A few days ago, Twitter asked all of its users to change their passwords. The reason they did that was that they found a bug in their system that made an internal log file store passwords in an unencrypted form. That means a hacker who got hold of that file would know everyone’s passwords.
That’s pretty bad, particularly with all of the Twitter hacking and spoofing that’s been going happening lately, but it’s even worse when you consider how people use passwords. Remembering a good password is hard. For example, the password 7wpwfmkMWf is strong but it’s very hard to remember.
That means many people either use easy to guess passwords such as names or birthdates, or they use one or two stronger passwords for multiple systems. What a hacker might do is steal your Twitter password and then try to use it on other sites such as Gmail, Hotmail, Apple, PayPal, Capital One, Citibank, and others.
Having someone steal your Twitter password is annoying. Having them use that password to plunder your online bank account would be catastrophic!
All of this raises a couple of important questions such as:
- Why were the Twitter passwords stored in an unencrypted form?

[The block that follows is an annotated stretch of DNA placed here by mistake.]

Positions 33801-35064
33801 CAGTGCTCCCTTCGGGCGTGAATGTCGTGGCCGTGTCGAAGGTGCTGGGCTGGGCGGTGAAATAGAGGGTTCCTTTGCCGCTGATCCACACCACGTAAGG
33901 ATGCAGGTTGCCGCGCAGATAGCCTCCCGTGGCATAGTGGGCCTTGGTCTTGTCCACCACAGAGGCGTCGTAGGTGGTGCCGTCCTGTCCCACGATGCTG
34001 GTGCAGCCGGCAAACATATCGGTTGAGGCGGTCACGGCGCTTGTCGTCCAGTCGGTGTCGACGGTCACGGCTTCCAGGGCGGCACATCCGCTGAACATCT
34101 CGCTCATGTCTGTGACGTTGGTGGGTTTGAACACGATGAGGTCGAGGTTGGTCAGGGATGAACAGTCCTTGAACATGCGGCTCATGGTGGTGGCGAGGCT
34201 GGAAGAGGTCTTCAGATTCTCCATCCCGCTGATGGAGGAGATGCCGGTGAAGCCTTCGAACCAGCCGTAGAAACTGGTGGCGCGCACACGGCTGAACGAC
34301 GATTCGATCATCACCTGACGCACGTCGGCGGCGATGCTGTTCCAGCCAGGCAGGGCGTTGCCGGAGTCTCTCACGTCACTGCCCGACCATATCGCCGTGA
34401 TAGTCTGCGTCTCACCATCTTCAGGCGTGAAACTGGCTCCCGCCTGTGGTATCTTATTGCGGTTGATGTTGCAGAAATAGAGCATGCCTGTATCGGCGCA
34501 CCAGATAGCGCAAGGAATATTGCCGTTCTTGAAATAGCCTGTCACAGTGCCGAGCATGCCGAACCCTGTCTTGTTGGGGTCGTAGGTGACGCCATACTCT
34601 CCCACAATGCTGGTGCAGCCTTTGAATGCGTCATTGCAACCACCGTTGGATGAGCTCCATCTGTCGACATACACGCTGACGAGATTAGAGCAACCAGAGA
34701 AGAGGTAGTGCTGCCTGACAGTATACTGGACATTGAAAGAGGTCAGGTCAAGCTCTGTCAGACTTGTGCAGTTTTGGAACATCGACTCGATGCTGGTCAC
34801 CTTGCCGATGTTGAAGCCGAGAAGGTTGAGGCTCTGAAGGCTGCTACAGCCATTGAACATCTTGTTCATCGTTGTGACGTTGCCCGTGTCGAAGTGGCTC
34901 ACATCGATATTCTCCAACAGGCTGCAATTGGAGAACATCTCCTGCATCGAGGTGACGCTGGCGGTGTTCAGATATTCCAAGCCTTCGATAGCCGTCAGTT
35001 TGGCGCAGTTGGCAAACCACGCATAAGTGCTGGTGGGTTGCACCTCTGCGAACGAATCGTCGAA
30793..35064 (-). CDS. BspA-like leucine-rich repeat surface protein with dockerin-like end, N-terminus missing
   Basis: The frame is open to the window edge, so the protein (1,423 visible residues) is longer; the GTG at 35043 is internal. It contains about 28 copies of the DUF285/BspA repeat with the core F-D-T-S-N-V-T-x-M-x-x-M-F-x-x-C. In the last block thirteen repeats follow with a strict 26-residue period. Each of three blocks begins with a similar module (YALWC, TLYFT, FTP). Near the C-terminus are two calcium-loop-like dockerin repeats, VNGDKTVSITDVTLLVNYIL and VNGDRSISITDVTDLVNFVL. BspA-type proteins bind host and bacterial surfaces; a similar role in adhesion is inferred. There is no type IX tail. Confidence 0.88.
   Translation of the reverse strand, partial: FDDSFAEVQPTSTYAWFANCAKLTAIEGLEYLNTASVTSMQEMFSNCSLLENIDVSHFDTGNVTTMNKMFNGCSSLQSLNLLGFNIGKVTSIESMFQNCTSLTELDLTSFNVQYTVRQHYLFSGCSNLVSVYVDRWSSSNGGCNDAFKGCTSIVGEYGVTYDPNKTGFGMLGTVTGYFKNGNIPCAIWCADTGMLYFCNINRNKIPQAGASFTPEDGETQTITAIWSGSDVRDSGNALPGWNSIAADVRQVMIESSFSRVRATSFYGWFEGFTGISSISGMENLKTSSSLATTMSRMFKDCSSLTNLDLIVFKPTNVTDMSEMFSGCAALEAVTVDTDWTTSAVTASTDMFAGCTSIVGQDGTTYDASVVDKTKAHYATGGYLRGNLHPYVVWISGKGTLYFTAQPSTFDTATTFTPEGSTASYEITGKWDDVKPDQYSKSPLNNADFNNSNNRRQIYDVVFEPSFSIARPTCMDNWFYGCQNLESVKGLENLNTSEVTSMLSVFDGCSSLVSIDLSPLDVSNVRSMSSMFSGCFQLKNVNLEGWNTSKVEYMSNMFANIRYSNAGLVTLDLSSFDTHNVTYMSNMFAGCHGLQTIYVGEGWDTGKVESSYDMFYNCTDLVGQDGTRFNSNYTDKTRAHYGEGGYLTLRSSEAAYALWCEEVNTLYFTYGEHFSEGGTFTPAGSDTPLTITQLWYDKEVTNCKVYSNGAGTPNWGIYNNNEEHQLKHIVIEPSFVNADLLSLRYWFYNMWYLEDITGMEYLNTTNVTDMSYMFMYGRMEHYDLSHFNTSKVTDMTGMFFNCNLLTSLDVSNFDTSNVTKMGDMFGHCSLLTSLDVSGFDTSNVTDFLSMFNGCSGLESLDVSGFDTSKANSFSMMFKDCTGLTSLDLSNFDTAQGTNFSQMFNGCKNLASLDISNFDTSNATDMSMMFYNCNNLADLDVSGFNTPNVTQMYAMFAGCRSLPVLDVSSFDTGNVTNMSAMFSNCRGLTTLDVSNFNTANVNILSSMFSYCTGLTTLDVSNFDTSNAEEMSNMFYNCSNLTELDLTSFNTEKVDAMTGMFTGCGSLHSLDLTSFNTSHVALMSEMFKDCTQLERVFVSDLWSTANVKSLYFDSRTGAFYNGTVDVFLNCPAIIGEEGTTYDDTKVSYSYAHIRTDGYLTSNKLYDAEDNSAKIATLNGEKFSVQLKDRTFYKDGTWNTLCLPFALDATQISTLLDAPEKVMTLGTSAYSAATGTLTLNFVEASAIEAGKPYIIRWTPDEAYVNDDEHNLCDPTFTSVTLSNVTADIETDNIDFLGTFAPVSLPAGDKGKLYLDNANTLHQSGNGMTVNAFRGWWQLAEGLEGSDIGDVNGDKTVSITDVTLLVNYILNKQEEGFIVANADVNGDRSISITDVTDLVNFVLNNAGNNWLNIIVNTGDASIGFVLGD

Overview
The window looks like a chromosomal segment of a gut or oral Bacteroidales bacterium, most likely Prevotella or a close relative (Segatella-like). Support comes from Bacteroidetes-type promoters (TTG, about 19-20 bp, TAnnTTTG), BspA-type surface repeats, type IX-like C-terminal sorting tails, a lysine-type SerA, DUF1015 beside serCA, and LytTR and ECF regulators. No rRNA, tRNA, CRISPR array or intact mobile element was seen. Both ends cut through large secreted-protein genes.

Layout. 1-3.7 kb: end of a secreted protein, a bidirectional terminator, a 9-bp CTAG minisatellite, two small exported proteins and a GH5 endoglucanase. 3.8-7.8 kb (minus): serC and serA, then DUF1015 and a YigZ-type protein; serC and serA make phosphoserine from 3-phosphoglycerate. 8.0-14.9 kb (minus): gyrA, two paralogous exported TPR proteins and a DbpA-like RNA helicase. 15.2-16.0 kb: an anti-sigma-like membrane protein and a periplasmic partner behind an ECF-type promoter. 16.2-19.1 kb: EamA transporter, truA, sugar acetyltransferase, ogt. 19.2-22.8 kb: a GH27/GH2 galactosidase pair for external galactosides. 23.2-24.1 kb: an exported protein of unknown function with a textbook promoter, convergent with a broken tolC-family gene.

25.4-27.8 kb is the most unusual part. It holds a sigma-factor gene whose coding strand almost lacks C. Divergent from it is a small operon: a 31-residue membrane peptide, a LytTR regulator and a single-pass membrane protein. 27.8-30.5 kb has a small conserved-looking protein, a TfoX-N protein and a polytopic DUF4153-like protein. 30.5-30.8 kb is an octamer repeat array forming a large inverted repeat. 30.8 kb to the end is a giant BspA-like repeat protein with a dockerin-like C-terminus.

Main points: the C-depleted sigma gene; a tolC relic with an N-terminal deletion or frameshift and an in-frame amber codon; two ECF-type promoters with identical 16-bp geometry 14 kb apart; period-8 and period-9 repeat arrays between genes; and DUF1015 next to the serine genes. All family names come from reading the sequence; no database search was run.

- Why didn’t Twitter expire all of the passwords?
- How can you use multiple strong passwords safely?
Why were the Twitter passwords stored in an unencrypted form?
The short answer is, “They should not have been.” This is basic cryptography. You should never store a password in unencrypted form. Never, ever store unencrypted passwords in a file even if you know that the file is on a secure system. Over the last few years, literally millions of passwords have been compromised because the files that a company thought were secure were lost or stolen.
Ideally, you shouldn’t even have an unencrypted password sitting inside the program for longer than absolutely necessary. A program should take the user’s password, encrypt it, see if it matches a stored encrypted version of the password, and then clear the memory holding the unencrypted version.
Just a few days before the Twitter announcement, I posted the example Make the user enter a password to use a program in C#, which uses that approach. Download it to see the details. It isn’t hard.
Another approach that you can use in C# is to try to use the password entered by the user to open a database or other tool that has its own password system. Then you can piggyback on that system’s password system. I’ll post an example that does this in the next few days, too.
Why didn’t Twitter expire all of the passwords?
Normally when a web site thinks passwords may be vulnerable, it expires all of the users’ passwords so they must reset them the next time they log in. This is fairly common and users don’t mind too much because (1) it’s not terribly hard and (2) they know the alternative is that their password could be compromised.